Photos: Bríd O’Donovan
I arrived at the venue (passing a group of leather-jacketed ponytails at the door smoking, a sign I was in the right place) some way into The Altered Hours’ set. I was immediately sorry I had missed any of it. They were making a lovely, dense psych rock noise, male and female vocals in tandem upfront, with completely no-nonsense drumming in support, which is exactly what the genre requires. As the set went on, they showed the smarts to throw in some guitar work when needed, but weren’t averse to putting the boot down and trashing it at other times.
It was quite an unusual gig, in terms of a local support act – they had poise and a measured intensity, they weren’t trying too hard (which is really the kiss of death for any band) and, crucially, there was a level of seriousness about what they were doing that was impressive. The twin vocals had just the right amount of distortion to hint at a channelling of the 1st Psychedelic Wave and the underpinning groove was rock solid. You could detect in the female voice a hint of Grace Slick at times – a kind of end of the world chant quality – and, not being short of hooks, the whole thing worked great as pop music too. This is a band I will be finding out more about – you should too.
And so to set the controls for the heart of the sun. During the break, I had noticed the sheer size of the drummer’s earplugs (stood at the urinals), which said plenty about what was in store. About 10 seconds into the first song (‘Pads of light’, the lead track from the upcoming album Frying on a rock), he unleashed the motherlode, a crushing backbeat of truly epic proportions. His incendiary, livewire performance continued to the end of the show, ensuring the full, visceral, 3-D experience.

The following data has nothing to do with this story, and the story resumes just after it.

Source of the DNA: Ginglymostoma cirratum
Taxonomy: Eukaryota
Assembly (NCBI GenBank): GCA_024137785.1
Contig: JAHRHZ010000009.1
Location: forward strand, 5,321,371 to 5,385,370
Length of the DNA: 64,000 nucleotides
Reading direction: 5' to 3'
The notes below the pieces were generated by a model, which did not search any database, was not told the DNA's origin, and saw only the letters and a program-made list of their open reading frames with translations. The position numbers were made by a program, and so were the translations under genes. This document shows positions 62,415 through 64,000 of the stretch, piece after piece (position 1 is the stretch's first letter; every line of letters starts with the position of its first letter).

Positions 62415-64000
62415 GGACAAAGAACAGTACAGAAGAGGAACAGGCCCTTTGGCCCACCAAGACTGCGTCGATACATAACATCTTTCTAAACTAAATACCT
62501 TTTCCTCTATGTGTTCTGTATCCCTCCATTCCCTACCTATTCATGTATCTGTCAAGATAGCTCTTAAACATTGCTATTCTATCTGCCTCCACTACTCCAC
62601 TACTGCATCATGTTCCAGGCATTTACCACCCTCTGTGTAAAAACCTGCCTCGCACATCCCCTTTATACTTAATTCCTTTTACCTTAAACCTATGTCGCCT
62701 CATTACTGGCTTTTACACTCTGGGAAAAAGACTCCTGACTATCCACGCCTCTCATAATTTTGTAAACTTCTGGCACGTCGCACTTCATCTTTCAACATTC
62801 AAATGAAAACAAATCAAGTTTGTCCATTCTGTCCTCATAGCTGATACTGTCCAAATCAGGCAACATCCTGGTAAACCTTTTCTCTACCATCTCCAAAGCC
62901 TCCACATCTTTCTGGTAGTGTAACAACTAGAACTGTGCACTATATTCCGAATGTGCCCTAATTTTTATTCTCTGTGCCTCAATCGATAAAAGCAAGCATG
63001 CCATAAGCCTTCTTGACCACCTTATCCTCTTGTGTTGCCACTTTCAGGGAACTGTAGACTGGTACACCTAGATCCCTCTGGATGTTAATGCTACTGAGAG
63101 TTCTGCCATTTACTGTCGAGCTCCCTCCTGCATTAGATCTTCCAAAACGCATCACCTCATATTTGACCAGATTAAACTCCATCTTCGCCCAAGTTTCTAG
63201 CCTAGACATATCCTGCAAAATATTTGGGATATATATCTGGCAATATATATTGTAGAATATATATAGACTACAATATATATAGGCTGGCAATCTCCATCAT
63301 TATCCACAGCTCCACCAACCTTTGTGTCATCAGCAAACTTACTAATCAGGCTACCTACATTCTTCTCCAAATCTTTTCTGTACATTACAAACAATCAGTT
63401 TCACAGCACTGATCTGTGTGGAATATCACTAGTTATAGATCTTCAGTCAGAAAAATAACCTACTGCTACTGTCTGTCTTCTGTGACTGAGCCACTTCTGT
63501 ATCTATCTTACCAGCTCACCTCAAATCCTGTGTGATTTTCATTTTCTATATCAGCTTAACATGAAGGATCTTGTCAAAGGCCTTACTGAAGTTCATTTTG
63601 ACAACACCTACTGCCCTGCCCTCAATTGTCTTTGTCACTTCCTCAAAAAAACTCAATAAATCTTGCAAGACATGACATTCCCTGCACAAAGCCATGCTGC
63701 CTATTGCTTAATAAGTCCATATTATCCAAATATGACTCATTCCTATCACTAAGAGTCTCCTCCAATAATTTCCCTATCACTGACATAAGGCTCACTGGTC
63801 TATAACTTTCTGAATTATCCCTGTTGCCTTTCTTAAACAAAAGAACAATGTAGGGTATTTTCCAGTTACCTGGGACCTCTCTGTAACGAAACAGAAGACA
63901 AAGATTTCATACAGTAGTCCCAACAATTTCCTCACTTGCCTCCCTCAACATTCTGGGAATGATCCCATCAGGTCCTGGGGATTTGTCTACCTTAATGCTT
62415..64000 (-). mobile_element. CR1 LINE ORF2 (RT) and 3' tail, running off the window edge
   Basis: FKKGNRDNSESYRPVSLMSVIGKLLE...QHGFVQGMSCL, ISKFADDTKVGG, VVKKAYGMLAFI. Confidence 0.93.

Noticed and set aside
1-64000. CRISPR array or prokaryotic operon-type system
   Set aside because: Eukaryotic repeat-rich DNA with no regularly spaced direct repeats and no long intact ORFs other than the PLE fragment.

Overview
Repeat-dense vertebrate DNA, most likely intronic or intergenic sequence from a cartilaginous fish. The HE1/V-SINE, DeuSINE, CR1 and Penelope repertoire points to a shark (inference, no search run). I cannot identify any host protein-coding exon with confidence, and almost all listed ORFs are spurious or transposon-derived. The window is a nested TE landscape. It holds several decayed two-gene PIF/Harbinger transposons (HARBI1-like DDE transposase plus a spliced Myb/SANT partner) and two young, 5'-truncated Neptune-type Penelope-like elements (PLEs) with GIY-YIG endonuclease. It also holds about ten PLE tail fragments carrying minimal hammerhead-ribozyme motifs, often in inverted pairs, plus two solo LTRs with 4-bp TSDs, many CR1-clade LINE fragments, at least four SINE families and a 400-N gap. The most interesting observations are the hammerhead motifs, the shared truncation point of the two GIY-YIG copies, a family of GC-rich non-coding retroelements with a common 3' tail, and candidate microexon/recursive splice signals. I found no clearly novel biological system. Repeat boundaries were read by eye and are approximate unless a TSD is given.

A cosmic trip followed, soundtracked by white noise, space static and pounding guitar work, courtesy of an impressive array of sounds from Dave W.. The wonderfully-monikered Ego Sensation had a haughty, “impress me” air about her to begin (in fairness, the red hot pants did nothing to dispel this). Then, she was clearly seen to nod approvingly as Dave W played phallus guitar in her direction – she responded in kind, with some satisfaction, by flinging her head in time to the beat. She proceeded to produce the subterranean growls and rumbles to complement his upper spectrum attack. This intriguing onstage dynamic between the two formed the centrepiece of the night. Despite her satisfaction, she maintained a more or less severe presence for the duration of the gig.
The trip entered a reflective, atmpospheric phase about halfway through, with Dave W. offering the manifesto, “the universe sings the song of everything” (were they really hippies in disguise, I wondered). Reflection over, time for blast-off again. I must say they lost me for a while at this point, the white noise coming across as just more of the same, and having a numbing effect, literally.
They found me again in time for the outstanding encore (introduced as a track from their first album, never before played live), an overloaded krautrock monster, with something deeply primal about it, and once again showcasing stunning musical technique by all three, underneath the barrage. It was followed by something that sounded like Black Sabbath cranked up a few gears. Heavy metal? It was more like glam rock with the glam surgically removed.
The audience (predomantly male, mid 30’s) showed their appreciation for the effort, and perhaps for the fact that White Hills are up there, by all appearances, living it, so we don’t have to. Then Ego and Dave both smiled sweetly, said “thank you for welcoming us to your fair island” and calmly wiped the sweat-soaked hair from their eyes, as they returned to their glasses of red wine. It was all a bit incongruous, as a sign-off, but I dug it.